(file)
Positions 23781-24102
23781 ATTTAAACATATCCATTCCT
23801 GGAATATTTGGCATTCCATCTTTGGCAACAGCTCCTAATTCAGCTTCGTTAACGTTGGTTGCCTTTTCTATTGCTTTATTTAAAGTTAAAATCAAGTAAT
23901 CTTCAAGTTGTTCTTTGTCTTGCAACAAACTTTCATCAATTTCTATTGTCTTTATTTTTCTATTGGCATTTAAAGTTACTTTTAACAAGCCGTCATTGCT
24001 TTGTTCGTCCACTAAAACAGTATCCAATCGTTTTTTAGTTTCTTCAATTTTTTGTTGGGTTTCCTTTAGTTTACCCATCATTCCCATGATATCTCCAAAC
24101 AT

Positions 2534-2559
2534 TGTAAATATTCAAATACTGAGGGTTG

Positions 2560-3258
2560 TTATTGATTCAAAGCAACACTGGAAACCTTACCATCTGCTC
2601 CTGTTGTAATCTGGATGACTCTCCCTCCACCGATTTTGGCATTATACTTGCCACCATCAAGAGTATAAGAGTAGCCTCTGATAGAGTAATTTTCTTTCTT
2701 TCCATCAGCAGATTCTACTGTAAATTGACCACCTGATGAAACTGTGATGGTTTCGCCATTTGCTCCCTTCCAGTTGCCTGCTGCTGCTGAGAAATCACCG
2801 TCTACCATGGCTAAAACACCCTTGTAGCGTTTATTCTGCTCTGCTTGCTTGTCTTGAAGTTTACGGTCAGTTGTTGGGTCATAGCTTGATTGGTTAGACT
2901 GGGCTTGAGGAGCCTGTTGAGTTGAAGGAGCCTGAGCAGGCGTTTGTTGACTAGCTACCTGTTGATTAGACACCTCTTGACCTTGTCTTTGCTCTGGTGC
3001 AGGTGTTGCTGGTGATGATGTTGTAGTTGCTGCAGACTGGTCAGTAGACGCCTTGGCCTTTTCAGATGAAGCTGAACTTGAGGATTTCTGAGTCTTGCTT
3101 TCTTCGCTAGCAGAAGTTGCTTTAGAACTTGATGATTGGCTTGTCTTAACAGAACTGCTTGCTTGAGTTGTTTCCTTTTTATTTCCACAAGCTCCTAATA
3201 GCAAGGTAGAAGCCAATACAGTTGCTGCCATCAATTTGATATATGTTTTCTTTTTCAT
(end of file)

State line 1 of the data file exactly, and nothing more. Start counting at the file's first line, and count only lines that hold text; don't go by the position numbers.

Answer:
Positions 23781-24102